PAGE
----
Belgium is like two countries rolled up into one-French-speaking Wallonia and Dutch-speaking Flanders. Soon, the tension between the two may split the country apart.
The conflict between the two language groups goes back to when the country was founded in the 19th century. At that time, the country’s ruling class spoke French. In fact, if you wanted to be anyone in Belgium, you had to learn to speak French even if you grew up speaking Dutch. However, the majority of the people in Flanders, a slim majority of the population Belgian population as a whole, speaks Dutch (or Flemish). Over time, the Flemings were able to make Dutch the official language of Flanders, while French remained the official language of Wallonia.
A recent article in The Guardian describes just how fragile this linguistic compromise has become: Walloons and Flemings live apart, work apart and generally don’t marry. In the few bilingual communities, French-speaking students learn in separate classrooms from their Dutch-speaking counterparts. The tension between the two groups has left the government crippled.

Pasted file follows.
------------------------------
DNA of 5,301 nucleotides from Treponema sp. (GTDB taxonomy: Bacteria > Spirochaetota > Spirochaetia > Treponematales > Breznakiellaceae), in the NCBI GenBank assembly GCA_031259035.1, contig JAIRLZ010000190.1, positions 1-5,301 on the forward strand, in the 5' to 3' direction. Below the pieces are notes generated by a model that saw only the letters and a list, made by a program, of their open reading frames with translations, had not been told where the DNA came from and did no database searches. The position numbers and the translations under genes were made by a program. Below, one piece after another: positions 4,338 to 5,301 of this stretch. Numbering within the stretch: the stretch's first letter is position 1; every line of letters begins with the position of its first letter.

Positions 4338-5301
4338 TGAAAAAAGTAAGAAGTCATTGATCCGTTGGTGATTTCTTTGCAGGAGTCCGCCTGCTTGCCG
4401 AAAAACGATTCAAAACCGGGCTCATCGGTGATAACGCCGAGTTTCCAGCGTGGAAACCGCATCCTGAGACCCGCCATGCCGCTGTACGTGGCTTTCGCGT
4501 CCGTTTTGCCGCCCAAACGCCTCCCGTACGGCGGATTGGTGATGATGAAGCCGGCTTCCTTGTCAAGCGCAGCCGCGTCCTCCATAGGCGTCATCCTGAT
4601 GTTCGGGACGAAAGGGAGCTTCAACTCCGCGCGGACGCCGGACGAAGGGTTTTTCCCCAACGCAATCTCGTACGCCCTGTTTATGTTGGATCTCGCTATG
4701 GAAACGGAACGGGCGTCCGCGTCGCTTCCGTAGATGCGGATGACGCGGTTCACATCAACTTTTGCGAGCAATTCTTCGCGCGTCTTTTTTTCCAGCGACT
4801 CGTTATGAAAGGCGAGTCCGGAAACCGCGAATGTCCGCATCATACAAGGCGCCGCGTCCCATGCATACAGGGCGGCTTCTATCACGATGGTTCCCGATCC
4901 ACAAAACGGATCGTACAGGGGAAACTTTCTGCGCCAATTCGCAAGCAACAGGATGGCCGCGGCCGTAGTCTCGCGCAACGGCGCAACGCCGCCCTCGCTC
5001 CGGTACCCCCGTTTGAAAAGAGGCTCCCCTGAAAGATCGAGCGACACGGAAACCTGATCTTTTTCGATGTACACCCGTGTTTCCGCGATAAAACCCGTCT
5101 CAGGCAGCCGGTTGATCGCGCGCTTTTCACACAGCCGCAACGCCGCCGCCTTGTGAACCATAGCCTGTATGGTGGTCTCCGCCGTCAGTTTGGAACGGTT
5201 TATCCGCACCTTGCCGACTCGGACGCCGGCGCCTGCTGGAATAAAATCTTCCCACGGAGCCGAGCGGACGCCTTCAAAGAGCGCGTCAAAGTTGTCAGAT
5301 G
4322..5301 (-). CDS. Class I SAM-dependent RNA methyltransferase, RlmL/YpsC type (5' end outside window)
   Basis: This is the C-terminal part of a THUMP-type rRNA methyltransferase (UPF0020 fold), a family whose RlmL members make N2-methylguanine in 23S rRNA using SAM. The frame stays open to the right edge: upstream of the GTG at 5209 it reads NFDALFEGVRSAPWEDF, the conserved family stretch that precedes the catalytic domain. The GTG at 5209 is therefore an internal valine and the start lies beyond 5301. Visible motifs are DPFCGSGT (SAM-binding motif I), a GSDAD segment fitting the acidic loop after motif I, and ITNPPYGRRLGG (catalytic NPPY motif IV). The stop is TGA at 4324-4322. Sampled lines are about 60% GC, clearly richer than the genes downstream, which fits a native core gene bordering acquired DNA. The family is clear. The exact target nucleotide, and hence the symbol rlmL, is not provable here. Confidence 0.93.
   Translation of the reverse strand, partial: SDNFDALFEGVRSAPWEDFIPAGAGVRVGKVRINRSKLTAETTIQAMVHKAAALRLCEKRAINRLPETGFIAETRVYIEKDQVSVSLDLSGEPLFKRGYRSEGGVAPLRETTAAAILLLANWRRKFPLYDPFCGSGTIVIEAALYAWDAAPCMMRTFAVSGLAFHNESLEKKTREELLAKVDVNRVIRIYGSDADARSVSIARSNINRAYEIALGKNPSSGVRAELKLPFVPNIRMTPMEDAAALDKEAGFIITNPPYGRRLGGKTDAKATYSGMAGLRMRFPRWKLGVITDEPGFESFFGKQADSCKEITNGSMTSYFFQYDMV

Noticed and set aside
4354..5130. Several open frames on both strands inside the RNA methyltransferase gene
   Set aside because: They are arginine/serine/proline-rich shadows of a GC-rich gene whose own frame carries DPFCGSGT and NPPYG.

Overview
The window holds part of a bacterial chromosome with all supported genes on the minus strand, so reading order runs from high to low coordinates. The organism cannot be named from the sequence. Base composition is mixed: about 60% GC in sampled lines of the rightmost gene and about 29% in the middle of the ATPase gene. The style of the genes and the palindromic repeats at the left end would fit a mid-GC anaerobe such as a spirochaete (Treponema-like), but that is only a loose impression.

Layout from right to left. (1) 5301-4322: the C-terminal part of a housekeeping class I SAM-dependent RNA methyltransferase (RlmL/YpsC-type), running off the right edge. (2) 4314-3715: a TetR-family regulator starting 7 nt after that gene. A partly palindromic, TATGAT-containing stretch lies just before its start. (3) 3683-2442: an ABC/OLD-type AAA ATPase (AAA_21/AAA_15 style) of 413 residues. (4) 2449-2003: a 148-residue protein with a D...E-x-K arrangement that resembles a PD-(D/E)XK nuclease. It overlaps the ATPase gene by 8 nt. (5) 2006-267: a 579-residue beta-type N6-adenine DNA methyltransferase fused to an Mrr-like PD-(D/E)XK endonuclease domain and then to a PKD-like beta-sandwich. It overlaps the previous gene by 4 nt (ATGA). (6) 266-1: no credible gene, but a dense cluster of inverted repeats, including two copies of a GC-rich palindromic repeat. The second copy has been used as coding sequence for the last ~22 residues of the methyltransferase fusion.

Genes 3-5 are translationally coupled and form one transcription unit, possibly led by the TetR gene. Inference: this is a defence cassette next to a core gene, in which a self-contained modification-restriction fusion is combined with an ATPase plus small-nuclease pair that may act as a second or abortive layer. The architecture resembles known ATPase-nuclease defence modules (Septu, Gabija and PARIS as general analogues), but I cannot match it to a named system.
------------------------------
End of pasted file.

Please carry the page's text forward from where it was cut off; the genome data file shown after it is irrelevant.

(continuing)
The article quotes Jeroen Vermeiren, a Flemish bookseller just outside Brussels, who reassured the newspaper that:
“We won’t fall into madness, like Serbia and Croatia. But it creates great emotions on both sides.”
The Guardian wryly notes that while the two halves of Belgium are divided by language and culture, there is something that unites them: the national debt. The article compares the two sides to:
“a couple trapped in a loveless marriage, eyeing divorce but unable to agree on the mortgage liabilities,” and says that “the Flemings and the Walloons may be stuck together because of the cost of splitting up.”
Shared debt is not a good foundation for a country any more than it is for a marriage. Hopefully, the two sides are able to work something out and move ahead amicably, either as fellow citizens or just as neighbours.